13. Low-calorie bread baked with charred cellulose granules and wheat flour to eliminate toxic xanthene food dye in the alimentary canal.

    Science.gov (United States)

    Tabara, Aya; Yamane, Chihiro; Seguchi, Masaharu

    2012-01-01

    We baked low-calorie bread by mixing charred cellulose granules with wheat flour, using the charred cellulose granules to eliminate toxic xanthene food dyes contained in processed foods from the alimentary canal. The size of the charred cellulose granules played an important role in determining good breadmaking properties in respect of the bread height (mm) and specific volume (SV, cm3/g). Charred cellulose granules with a diameter above 270 μm were blended with wheat flour at 10% to obtain bread with a lower caloric content (1020 kcal/gram of bread) than the control bread (1126 kcal) made solely from wheat flour. The charred cellulose granules taken out from the bread adsorbed toxic xanthene food dyes at around pH 6.5, such that toxic food dyes taken into the alimentary canal were excreted in the feces with the non-digestible cellulose granules.

  14. Simulation of coal and char nitrogen reactions in combustion. [Final report, September 1992--August 1993

    Energy Technology Data Exchange (ETDEWEB)

    Kumpaty, S.K.

    1993-10-01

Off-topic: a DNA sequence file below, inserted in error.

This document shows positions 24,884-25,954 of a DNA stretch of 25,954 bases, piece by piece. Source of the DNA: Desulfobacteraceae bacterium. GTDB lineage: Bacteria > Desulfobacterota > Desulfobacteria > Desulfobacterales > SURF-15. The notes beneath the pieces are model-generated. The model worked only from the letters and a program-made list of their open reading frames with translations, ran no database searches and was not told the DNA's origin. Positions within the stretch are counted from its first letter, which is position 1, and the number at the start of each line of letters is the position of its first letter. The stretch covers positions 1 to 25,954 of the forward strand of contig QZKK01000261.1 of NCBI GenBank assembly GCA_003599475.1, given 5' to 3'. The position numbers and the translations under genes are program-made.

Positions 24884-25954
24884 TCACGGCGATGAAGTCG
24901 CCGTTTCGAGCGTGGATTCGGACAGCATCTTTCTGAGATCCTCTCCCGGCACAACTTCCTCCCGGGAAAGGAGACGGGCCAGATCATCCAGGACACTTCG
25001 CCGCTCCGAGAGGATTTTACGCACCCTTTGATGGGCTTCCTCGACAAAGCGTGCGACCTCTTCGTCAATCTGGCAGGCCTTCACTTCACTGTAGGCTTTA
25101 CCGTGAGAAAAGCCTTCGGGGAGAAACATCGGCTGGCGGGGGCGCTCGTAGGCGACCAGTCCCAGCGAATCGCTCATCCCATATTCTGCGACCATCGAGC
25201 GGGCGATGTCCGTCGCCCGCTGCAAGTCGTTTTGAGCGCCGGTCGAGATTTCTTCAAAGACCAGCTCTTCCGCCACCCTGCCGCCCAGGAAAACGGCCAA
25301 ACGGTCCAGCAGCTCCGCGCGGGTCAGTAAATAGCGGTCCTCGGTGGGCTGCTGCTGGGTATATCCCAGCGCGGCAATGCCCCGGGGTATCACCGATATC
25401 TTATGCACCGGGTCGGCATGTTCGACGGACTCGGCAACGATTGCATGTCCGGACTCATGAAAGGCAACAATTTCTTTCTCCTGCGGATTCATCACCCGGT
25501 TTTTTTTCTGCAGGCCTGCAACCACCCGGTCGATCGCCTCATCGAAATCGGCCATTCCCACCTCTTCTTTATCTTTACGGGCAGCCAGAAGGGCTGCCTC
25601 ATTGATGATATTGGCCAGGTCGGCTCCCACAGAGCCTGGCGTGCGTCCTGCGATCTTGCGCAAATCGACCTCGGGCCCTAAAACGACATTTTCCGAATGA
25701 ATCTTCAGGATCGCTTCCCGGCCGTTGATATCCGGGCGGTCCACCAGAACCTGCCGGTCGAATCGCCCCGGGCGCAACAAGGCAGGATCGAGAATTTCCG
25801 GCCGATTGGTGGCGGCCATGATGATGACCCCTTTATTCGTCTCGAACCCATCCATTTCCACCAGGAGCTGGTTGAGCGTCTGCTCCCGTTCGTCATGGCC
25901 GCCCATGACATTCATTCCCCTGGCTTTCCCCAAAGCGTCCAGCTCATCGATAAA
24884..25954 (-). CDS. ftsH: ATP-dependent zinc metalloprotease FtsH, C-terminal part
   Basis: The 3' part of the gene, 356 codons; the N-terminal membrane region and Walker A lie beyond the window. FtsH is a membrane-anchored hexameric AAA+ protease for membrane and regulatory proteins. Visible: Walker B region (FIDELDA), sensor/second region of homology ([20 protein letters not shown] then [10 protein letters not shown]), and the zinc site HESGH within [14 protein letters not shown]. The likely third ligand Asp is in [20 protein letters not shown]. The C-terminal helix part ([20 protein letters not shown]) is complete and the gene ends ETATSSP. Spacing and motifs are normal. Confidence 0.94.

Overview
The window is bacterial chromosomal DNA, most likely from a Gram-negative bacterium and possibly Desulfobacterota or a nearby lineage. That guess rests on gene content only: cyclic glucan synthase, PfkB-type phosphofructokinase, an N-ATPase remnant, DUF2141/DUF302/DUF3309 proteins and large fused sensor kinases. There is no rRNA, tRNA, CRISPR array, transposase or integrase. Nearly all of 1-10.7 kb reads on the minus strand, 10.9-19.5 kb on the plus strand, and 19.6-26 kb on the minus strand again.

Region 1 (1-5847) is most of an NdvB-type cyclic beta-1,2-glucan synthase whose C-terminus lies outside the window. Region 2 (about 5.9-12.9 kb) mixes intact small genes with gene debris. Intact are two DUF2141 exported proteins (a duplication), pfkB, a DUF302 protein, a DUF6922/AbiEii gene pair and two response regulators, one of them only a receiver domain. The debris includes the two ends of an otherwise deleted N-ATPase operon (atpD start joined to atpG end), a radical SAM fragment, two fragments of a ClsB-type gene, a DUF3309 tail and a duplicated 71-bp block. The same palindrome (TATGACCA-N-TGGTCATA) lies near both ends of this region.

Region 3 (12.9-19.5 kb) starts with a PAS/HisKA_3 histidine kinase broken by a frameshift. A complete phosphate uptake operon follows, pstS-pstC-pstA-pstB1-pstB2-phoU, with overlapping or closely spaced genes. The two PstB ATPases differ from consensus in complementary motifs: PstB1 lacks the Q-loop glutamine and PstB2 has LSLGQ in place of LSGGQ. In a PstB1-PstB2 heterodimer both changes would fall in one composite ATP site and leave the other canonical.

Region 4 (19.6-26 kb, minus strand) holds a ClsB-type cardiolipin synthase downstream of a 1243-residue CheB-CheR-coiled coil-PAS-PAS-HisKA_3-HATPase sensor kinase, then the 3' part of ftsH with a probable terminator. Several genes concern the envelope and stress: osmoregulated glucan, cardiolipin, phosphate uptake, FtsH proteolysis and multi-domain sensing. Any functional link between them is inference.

The observed rate of increase of N{sub 2}O (0.18% to 0.26% annually) is a matter of increasing concern both because N{sub 2}O is a greenhouse gas and has a major and unfavorable influence on the ozone layer (Weiss, 1981). The combustion contribution to the overall nitrous oxide budget is difficult to assess; yet the emission of N{sub 2}O from fluidized bed combustion (FBC) has been identified in the past few years as significant. It was concluded in the European workshop, 1988 that the emission level from a coal-fired fluidized bed boiler is 50--200 ppM but it is only 1--20 ppM in boilers equipped with other types of combustion devices. For this reason it is worthwhile to investigate the emissions from FBC more thoroughly. Gaseous fuels (Miller and Bowman, 1989), but the N{sub 2}O emissions under fluidized bed conditions is poorly understood. In fluidized bed combustion, N{sub 2}O can arise from homogeneous gas phase reactions involving amines and cyano species (Hiltunen et al, 1991) or it can be formed from heterogeneous reactions (eg. char oxidation). Removal of N{sub 2}O can be brought about by gas phase reactions or by catalytic or non-catalytic heterogeneous reduction on char/limestone. This work was carried out with an objective of enhancing the fundamental understanding of coal and char nitrogen reaction pathways in fluidized bed combustion environment. The formation and destruction of HCN and N{sub 2}O under variety of influential parameters were investigated. This simulation contained a nonisothermal single particle combustion in a preheated reactor and a gas phase reaction are designed to stimulate the nitrogen chemistry in a circulating fluidzied bed. The LSODE differential equation solver used for single particle combustion and the CHEMKIN package, developed by Sandia National Laboratories, was applied for gas phase reactions. This computational work was done as an exploratory research program under the solicitation of the DOE fossil energy utilization.